This article is more than 1 year old
One-quarter of UK police websites lack a secure connection
And they want to do more online?
An alarming proportion of cops’ websites lack any form of automatic secure connection, meaning sensitive data is potentially communicated in plain unencrypted text – according to research.
Findings from non-profit body the Centre for Public Safety revealed that almost one-quarter of police sites lack any automatic secure connection in a review of 71 websites.
Of these missing automatic SSL, more than 70 per cent (12 agencies) invited users to submit personal data – and in some cases information specifically relating to criminal activity – via these unsecured connections exposing the public to unnecessary risk.
Only 27 per cent demonstrated the highest "world-class" standard of secure connection, said the report.
The body said the finding were particularly concerning given police and crime commissioners and are banking on savings from digital transformation - which will see more services go online.
The report also found little connection between total spend on technology and performance. For example, the Metropolitan Police which spent in excess of £110m on just one IT supplier in 2014/15 but was only awarded a mid-ranking cyber security grade C.
Such a score means its server may be vulnerable to the POODLE attack and that it likely uses older protocols.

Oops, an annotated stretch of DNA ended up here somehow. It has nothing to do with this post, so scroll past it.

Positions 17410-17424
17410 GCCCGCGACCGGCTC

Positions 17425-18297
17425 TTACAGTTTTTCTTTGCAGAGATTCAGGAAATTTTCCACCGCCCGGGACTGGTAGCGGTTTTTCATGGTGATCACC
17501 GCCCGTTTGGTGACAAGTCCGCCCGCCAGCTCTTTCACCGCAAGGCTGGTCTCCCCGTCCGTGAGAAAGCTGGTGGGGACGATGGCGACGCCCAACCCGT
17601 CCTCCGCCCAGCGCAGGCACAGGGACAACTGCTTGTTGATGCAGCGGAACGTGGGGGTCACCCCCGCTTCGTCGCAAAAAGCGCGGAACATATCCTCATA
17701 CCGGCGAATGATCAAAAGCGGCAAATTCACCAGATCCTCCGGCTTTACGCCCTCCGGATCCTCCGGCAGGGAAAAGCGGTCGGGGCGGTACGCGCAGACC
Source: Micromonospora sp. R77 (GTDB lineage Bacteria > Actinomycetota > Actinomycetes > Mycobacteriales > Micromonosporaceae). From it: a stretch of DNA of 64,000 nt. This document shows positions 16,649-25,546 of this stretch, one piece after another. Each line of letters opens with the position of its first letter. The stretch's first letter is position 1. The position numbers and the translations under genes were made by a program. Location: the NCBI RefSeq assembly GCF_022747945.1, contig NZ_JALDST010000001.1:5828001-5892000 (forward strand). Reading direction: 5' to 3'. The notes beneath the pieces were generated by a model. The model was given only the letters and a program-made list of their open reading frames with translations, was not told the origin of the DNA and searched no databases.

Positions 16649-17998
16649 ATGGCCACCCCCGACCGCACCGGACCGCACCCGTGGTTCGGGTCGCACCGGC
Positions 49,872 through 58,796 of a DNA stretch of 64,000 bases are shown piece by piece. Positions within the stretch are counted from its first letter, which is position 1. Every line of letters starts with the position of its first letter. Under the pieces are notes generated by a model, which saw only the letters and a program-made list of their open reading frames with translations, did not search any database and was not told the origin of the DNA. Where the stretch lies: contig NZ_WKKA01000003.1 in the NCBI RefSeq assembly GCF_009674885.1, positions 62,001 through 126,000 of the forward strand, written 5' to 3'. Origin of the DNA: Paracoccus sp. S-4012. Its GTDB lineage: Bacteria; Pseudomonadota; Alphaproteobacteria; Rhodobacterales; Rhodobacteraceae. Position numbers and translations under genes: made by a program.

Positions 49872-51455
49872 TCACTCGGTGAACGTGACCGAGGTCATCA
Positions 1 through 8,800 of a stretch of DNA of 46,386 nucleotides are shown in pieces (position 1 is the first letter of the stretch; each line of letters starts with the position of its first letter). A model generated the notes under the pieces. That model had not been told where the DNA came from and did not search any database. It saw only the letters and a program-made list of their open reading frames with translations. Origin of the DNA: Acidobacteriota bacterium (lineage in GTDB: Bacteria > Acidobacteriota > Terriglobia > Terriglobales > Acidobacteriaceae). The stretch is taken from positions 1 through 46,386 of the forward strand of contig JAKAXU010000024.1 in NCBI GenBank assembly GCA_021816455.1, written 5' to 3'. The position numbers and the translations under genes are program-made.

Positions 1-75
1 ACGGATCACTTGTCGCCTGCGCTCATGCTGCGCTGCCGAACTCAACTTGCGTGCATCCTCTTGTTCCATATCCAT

In contrast Dorset, Durham and Warwickshire, which have more limited IT budgets, were awarded the top A grade.
Rory Geoghegan, founder of the Centre for Public Safety, said forces were at risk of losing public trust and jeopardising public safety.
He said: “It’s 2016. The internet is not new, the cyber security threat is not new, and yet some police forces and their IT providers seem to think it is acceptable to pay large sums of taxpayer money for insecure technology.”
Some forces’ security rankings even deteriorated after their sites received a refresh. When first tested in July 2016, Cheshire Constabulary scored a "C" grade.
By September 2016, following the launch of a new “upgraded” website, the connection was less secure achieving only an "F" grade, meaning it was vulnerable to the POODLE attack and had increased vulnerability to man-in-the-middle (MITM) attacks.
The report recommends forces and organisations should take remedial action to bring their online services to the highest security standards.
"This action can be easily achieved for the majority of services, involving simple configuration changes to the server. The changes required are achievable by anyone with basic server administration skills,” said the report.
Rising cyber security threats will mean the police service can expect to be a more appealing target, it warned. ®